It has been nearly six years since I was a regular commuter on Metro-North. Though my origin point varied—starting off at Brewster, eventually moving to Goldens Bridge, then trying out Southeast, Pawling, and even Wassaic, and eventually finishing off with a reverse commute from Harlem—my destination point was always the same. White Plains. Earlier this month I visited the station, and it felt like I hardly knew the place. Gone were the yellow taxis with their interesting names—no more Desire of Nation or Very Fine Money Fishing—in their stead some run of the mill white taxis. There’s a bright remodeled convenience store, but I miss Gary Waxman, who had departed about a year before my commuting journey ended.

The fabled Tim Hortons, which had been promised for over a year but had never materialized by the time I had stopped commuting, now takes up the space upstairs where the MTAPD had an office, and where a row of black wire benches once were. I spent many hours waiting for trains, observing the wide array of people passing through, and writing this blog while sitting on those benches.

Sure, there were certainly aesthetic improvements. The new look being rolled out at Metro-North stations with the wood ceilings and the modern vibe is definitely better than what was previously there. There’s even some new, attractive art installed through the MTA Arts and Design program. It’s just not the place where everyone the convenience store operator knows your name anymore…

While in this reflective mood, come September it will also be a year since I last worked in the railroad industry. Covid was just another opportunity for my previous employer to do yet another “management” (anyone without a contract) reorganization. If anyone was ever curious why that place doesn’t seem to get a lot done, it’s because the company is almost constantly going through reorganizations—pretty much at least one company-wide every year, and that doesn’t include the additional departmental reorgs when yet another new face is hired near the top of the food chain. I saw some of the most intelligent people I’ve met, who truly believed in the mission of passenger rail, essentially driven out. The department I was in was an endless revolving door—I found a picture of the team that I took close to when I started, of the 25 people pictured only one remains employed there. Besides reorgs being largely ineffective (a Forbes survey found in companies that performed reorgs, more than half of the executives involved did not view the results favorably), constant reorgs make it nearly impossible for any practical long term planning—or basically why the dining cars that Boardman ordered became Anderson’s minimum axle-count cars several years later when they were finally rolling off the assembly line. Twenty-five dining cars at something like $2.3 million each sounds like a lot of wasted taxpayer dollars.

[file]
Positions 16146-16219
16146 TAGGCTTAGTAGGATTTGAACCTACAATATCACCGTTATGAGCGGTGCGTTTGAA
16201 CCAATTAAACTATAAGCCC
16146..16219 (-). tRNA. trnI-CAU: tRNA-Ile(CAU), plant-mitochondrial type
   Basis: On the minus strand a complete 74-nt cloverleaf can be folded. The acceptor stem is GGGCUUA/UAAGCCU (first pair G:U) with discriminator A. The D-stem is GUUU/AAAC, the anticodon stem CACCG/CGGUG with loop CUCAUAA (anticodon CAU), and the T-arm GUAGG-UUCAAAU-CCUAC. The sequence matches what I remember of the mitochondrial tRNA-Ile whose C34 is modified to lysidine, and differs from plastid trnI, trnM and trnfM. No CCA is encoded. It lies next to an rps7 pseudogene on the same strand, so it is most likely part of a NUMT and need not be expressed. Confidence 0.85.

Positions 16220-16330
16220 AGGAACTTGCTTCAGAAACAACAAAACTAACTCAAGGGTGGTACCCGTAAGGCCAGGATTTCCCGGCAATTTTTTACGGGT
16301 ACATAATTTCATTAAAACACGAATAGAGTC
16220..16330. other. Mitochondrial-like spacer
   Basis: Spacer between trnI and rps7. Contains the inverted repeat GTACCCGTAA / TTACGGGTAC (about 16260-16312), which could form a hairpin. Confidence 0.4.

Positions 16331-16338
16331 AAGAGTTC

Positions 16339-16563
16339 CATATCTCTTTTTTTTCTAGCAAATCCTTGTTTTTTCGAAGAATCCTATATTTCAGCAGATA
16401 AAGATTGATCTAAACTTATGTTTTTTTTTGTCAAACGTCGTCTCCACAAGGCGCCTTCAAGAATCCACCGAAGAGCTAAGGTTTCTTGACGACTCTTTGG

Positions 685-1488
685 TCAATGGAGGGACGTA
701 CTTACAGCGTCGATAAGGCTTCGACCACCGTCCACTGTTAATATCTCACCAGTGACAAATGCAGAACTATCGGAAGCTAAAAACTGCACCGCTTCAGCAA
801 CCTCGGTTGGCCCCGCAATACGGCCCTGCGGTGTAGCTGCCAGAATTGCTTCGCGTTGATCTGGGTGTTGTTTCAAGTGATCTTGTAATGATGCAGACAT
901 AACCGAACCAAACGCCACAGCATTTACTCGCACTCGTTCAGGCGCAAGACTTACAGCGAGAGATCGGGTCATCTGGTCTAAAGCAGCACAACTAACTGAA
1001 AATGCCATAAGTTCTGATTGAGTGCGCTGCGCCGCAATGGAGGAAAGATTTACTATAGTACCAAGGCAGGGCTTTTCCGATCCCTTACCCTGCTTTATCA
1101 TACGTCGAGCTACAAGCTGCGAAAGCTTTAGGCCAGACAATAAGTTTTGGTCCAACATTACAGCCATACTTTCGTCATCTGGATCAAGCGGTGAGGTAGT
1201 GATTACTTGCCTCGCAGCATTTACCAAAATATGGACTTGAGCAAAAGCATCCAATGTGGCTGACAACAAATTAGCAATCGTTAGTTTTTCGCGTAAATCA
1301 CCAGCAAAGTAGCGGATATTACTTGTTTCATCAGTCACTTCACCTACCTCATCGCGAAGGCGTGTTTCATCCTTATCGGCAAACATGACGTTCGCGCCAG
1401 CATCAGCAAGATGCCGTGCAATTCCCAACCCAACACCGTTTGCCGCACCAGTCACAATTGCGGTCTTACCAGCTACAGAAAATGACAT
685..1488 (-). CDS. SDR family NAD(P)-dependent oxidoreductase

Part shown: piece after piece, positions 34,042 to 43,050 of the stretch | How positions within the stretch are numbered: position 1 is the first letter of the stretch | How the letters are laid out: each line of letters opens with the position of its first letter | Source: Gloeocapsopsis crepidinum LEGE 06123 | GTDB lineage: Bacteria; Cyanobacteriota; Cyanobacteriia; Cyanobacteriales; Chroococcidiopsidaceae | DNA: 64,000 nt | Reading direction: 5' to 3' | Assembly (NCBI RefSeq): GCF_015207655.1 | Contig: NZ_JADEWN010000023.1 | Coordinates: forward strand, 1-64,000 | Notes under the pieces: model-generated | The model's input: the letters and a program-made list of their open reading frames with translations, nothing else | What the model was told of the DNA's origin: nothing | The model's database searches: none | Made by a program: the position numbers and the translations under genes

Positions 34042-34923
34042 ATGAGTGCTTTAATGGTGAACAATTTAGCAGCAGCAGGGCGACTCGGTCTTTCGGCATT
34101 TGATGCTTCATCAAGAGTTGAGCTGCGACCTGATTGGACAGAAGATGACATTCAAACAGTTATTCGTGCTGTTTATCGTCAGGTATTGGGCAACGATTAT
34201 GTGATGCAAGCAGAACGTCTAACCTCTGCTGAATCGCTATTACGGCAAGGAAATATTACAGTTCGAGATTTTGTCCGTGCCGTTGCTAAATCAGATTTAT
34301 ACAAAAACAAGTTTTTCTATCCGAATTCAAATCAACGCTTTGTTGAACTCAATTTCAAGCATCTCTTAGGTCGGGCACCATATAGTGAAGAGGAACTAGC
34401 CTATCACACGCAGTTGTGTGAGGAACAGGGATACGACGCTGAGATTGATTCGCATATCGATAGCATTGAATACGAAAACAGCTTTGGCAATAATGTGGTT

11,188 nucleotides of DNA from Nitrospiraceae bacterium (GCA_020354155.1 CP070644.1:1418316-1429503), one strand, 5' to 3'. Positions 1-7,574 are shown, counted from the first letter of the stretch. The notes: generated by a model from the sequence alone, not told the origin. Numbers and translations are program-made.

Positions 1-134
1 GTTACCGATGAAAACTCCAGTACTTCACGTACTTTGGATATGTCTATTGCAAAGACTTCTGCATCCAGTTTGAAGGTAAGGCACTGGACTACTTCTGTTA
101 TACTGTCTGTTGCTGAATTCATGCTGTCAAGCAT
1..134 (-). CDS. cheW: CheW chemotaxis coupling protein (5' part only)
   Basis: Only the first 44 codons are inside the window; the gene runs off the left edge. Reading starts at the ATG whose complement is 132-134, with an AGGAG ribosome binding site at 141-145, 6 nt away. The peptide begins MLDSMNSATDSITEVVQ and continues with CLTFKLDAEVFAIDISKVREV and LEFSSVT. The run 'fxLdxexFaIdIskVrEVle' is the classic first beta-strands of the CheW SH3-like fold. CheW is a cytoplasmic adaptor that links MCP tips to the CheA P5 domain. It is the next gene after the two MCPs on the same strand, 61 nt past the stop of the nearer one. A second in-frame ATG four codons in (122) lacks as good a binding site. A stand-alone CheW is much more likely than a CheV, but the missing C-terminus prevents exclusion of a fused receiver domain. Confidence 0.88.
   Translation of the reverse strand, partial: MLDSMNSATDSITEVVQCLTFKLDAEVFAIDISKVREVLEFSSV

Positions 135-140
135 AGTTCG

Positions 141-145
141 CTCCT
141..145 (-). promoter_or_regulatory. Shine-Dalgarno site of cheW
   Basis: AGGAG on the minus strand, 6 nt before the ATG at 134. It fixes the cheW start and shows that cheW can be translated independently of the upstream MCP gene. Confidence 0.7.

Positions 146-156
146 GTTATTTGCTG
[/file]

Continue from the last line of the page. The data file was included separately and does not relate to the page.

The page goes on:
I keep in contact with a few people that remain, and was informed that there is yet another reorg looming. From LinkedIn statuses I see what appears to be a mass exodus of competent (and some incompetent, hah!) employees. And you know what I realized? I don’t miss it. By the end it seemed like an abusive relationship that I never would have left of my own volition. Thankfully, someone else made the decision for me, and I pursued employment at an engineering firm, as I had always found working with engineers to be what I enjoyed most there. The new job is mostly the same, except for the lack of trains.

When all is said and done, perhaps it was never about the trains after all. I just enjoyed learning about new projects, meeting new people, traveling, and capturing it all with my camera. Something that I’ll continue to do in both my personal and professional lives…

But I digress… my return to White Plains was more for research on new collection of stories, as opposed to pure nostalgia. A few upcoming articles I’ve been working on will highlight some of the changes that White Plains has experienced in the past 177 years since the railroad arrived, and two of the major factors that shaped this history—the railroad itself, and the “urban renewal” of the 70s and beyond. Expect those articles, coming soon!

Then again, the more things change, the more they stay the same…

1 Response

  1. Christopher Platt says:

    It has never really been about the trains. That’s what makes your blog so interesting.
    The trains are a character but it’s really about everything that surrounds them.

    I look forward to continuing to join you here on this journey…

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